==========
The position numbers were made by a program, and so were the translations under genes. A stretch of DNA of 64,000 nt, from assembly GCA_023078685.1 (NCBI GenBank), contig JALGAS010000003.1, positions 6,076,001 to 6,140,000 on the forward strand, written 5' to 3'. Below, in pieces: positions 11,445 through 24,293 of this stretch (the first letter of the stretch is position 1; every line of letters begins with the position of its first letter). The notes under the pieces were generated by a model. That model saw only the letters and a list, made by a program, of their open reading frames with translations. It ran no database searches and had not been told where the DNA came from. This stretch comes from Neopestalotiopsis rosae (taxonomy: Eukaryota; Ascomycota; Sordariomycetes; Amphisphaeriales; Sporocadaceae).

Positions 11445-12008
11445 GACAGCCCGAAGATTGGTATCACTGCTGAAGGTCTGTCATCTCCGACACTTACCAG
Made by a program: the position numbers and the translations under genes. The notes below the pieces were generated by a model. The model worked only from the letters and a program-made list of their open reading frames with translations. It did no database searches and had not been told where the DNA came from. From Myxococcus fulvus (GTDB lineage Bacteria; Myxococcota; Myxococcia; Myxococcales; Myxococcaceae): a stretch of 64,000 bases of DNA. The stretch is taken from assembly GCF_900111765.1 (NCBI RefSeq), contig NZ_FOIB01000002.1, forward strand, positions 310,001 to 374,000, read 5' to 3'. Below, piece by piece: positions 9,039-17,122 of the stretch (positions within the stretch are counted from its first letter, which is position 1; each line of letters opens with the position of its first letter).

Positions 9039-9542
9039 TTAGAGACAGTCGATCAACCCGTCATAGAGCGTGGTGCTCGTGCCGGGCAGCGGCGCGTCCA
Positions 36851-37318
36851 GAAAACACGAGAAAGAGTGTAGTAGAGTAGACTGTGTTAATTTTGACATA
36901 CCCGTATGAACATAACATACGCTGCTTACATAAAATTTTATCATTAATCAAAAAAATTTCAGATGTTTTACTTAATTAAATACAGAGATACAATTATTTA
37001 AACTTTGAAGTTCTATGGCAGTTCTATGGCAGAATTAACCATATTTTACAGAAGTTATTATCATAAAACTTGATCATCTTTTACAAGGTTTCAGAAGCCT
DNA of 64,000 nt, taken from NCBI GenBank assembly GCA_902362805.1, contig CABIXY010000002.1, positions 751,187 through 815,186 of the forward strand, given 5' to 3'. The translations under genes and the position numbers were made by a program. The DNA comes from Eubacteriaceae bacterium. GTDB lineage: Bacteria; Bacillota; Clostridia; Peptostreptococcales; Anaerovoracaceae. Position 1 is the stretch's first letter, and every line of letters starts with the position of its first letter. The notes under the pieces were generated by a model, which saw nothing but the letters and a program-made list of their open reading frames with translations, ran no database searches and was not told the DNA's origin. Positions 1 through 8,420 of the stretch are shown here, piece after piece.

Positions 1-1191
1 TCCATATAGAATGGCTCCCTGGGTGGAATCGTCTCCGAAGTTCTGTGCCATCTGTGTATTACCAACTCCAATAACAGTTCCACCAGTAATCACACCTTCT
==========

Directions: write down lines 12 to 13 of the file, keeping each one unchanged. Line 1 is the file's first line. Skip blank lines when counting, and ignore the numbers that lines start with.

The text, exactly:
Positions 1-1191
1 TCCATATAGAATGGCTCCCTGGGTGGAATCGTCTCCGAAGTTCTGTGCCATCTGTGTATTACCAACTCCAATAACAGTTCCACCAGTAATCACACCTTCT